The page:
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12 Lead Electrocardiogram Interpretation - HEA00132H

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  • Department: Health Sciences
  • Module co-ordinator: Mrs. Jessica Powell
  • Credit value: 20 credits
  • Credit level: H
  • Academic year of delivery: 2020-21

Module will run

Occurrence Teaching cycle
B Spring Term 2020-21

Module aims

This module aims to provide nursing, medical, and allied health professionals with a detailed understanding of the electrocardiogram (ECG) and its analysis and interpretation in clinical contexts in the care of adult patients. The module has been developed to enable practitioners to gain knowledge of the theoretical principles underpinning the ECG to enable a deeper level of understanding of clinically important abnormalities that will enhance the care of the acutely ill cardiovascular patient.

The module facilitates the development of clinical skills in cardiovascular assessment and ECG interpretation in clinical practice, as well as the ability to appraise and critique current evidence. The practitioner will also have the opportunity to develop skills in reflecting on their own practice.

The content of the module reflects the priorities for care identified by the North of England Cardiovascular Network (2012) and NICE (2007) guidelines for recognition and response to acute illness in adults in hospital.

Module learning outcomes

By the end of the module, students will be able to:

  1. Demonstrate a comprehensive and detailed level of knowledge and understanding in relation to cardiac physiology and pathophysiology.
  2. Accurately and systematically interpret and distinguish between a wide variety of normal and abnormal cardiac rhythms and 12 lead ECGs.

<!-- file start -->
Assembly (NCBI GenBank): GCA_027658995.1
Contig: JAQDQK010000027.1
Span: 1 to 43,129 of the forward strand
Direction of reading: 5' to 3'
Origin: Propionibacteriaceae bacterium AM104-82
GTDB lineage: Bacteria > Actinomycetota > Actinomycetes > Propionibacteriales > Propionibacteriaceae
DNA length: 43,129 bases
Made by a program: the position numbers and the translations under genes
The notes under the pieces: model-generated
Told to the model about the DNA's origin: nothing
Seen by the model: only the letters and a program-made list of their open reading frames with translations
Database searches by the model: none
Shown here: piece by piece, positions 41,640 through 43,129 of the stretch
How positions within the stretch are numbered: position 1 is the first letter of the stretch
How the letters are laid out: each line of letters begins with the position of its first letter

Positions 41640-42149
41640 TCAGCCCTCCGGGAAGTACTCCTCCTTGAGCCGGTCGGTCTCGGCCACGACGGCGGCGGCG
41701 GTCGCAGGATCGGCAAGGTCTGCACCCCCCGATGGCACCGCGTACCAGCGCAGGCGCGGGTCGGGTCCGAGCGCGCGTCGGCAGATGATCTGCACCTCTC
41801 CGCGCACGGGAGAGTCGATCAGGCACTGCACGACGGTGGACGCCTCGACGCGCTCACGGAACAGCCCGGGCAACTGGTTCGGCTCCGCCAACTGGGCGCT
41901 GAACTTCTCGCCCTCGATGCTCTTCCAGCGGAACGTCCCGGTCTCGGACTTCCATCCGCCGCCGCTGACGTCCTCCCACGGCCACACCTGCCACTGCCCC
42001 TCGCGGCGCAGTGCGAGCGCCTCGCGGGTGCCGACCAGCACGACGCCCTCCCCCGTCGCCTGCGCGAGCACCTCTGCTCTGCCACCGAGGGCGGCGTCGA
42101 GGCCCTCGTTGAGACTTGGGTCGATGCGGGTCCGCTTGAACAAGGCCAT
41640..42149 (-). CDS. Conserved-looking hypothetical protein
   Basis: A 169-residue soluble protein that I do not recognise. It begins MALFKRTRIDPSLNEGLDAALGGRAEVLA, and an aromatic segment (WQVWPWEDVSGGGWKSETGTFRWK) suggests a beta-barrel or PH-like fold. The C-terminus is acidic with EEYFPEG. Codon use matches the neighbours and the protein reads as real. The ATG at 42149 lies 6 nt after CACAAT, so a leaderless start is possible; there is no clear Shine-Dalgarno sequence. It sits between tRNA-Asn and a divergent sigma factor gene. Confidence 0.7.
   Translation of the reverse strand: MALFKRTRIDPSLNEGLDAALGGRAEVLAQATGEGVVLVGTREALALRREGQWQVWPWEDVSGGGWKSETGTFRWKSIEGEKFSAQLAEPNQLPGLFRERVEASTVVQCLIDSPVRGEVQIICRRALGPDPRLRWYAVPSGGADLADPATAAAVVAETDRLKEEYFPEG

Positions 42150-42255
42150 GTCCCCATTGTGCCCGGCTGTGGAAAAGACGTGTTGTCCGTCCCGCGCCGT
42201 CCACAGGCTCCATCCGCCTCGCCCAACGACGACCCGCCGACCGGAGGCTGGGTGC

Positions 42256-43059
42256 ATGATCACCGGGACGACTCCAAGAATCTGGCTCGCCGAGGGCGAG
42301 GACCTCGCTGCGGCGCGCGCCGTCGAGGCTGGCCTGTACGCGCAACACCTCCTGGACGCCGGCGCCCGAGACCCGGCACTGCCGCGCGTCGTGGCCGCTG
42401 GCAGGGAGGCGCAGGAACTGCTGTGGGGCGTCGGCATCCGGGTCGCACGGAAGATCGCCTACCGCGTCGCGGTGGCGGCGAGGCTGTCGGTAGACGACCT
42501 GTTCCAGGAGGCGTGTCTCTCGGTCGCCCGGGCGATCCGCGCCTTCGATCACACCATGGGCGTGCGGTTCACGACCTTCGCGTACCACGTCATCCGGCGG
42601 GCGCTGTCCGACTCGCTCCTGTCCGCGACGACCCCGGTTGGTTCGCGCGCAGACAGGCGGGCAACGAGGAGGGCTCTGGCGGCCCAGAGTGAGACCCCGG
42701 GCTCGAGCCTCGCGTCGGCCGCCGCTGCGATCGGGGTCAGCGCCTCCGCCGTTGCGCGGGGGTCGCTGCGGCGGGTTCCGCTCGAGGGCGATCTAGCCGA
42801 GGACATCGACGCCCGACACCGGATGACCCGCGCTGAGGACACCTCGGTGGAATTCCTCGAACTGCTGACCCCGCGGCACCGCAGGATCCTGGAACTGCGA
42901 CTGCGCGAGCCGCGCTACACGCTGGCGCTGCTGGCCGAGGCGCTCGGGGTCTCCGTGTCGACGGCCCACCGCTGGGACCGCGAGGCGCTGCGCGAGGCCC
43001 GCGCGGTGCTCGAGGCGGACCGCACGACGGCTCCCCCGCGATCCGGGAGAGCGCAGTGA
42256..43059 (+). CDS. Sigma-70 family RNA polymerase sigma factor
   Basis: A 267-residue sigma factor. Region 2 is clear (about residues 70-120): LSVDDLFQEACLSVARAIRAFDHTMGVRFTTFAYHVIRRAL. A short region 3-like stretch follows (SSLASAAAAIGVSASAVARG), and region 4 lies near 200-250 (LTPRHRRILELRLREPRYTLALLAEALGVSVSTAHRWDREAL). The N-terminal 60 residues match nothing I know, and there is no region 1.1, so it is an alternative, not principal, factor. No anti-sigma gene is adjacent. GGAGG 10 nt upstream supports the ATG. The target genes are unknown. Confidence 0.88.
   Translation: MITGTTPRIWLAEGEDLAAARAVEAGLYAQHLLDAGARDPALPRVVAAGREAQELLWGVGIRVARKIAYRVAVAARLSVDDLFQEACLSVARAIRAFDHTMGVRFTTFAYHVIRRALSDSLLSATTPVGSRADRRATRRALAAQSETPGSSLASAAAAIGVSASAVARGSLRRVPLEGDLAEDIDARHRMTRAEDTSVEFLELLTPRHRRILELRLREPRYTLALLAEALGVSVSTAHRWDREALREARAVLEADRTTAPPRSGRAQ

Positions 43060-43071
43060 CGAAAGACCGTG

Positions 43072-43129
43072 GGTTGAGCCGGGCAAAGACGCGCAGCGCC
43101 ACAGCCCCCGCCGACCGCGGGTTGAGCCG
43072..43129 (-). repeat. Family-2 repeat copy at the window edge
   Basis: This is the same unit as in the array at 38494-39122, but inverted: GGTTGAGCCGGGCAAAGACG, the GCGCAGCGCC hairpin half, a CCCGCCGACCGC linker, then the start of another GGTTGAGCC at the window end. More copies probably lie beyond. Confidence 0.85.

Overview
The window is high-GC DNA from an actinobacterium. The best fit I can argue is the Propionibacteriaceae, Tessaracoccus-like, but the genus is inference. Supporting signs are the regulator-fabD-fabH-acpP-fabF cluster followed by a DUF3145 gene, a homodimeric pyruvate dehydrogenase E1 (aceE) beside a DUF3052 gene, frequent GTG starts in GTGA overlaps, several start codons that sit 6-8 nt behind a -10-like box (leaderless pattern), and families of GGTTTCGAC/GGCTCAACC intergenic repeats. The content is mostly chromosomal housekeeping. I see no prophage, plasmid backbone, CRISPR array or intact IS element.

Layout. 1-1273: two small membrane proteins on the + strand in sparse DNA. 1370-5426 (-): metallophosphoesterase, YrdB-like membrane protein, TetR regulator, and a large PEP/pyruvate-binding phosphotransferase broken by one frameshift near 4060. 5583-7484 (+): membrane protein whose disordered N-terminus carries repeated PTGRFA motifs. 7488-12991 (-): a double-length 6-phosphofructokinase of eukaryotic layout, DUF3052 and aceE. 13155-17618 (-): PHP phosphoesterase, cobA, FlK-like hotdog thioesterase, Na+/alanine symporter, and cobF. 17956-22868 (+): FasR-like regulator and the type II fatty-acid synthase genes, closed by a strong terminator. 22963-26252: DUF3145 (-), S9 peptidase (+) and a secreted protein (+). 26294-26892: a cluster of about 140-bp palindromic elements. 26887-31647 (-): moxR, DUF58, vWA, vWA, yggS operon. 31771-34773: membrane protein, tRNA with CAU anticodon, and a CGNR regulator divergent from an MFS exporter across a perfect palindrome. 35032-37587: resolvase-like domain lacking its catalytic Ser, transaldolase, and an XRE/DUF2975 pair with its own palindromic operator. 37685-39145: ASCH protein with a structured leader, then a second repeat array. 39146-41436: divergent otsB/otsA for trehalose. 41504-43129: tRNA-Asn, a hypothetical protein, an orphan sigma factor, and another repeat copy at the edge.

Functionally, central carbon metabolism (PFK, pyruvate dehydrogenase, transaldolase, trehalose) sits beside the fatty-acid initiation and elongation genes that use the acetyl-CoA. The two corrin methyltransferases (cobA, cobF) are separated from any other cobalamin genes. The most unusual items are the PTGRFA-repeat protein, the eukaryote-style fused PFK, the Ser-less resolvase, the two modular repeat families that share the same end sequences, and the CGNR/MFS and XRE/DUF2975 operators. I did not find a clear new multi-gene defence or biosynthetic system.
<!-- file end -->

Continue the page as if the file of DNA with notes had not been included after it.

3. Critically evaluate the evidence-based use and limitations of ECG interpretation to support recommendations in patient care.
  4. Evaluate and critically analyse the principles of ECG interpretation and the application of problem solving in making sound clinical judgements.
  5. Independently integrate knowledge, clinical information, problem solving and physical examination skills with sound diagnostic reasoning and patient management in the care of the cardiovascularly unstable patient.

Assessment

Task Length % of module mark
24 hour open exam
12 Lead Electrocardiogram Interpretation
N/A 100

Special assessment rules

Non-compensatable

Reassessment

Task Length % of module mark
24 hour open exam
12 Lead Electrocardiogram Interpretation
N/A 100

Module feedback

  • Formative feedback from the facilitator, module team and peers within group work which can be used to develop the knowledge and understanding necessary for the summative examination.
  • Students are provided with collective exam feedback relating to their cohort, within the timescale specified in the programme handbook.

Indicative reading

  • Hampton, J.R. (2008). The ECG made easy. 7th edn. London: Churchill Livingstone.
  • Hampton, J.R. (2008). The ECG in practice. 5th edn. China: Churchill Livingstone.
  • Houghton, A.R. and Gray, D. (2014). Making sense of the ECG: a hands on guide. 4th edn. London: CRC Press.
  • Houghton, A.R. (2014). Making sense of the ECG: cases for self-assessment. 2nd edn. London: CRC Press.
  • The Society for Cardiological Science and Technology. (2010). Clinical guidelines by consensus: recording a 12-lead electrocardiogram, an approved methodology. [Online]. Available at: http://www.scst.org.uk/resources/consensus_guideline_for_recording_a_12_lead_ecg_Rev_072010b.pdf [Accessed 27 August 2014].



The information on this page is indicative of the module that is currently on offer. The University is constantly exploring ways to enhance and improve its degree programmes and therefore reserves the right to make variations to the content and method of delivery of modules, and to discontinue modules, if such action is reasonably considered to be necessary by the University. Where appropriate, the University will notify and consult with affected students in advance about any changes that are required in line with the University's policy on the Approval of Modifications to Existing Taught Programmes of Study.

Coronavirus (COVID-19): changes to courses

The 2020/21 academic year will start in September. We aim to deliver as much face-to-face teaching as we can, supported by high quality online alternatives where we must.

Find details of the measures we're planning to protect our community.

Course changes for new students